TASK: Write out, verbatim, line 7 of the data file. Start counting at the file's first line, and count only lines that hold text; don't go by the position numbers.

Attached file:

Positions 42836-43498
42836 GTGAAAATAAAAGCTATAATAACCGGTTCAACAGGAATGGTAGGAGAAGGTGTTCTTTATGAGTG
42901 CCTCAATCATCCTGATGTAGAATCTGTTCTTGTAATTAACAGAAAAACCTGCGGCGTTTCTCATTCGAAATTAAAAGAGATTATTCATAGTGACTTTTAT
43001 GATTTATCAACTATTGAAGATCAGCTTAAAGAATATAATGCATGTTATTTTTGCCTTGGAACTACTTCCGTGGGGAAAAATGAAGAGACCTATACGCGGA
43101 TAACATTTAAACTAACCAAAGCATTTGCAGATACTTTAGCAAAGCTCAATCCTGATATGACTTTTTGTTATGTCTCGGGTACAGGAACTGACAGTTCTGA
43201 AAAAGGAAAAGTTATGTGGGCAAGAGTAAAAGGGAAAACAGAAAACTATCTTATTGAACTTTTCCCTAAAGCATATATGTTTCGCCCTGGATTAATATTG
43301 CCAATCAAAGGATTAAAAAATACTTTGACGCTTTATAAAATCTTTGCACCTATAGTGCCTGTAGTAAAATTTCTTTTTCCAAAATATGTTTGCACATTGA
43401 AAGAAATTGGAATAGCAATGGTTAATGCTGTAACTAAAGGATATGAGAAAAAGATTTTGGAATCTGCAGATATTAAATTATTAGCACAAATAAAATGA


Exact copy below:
43301 CCAATCAAAGGATTAAAAAATACTTTGACGCTTTATAAAATCTTTGCACCTATAGTGCCTGTAGTAAAATTTCTTTTTCCAAAATATGTTTGCACATTGA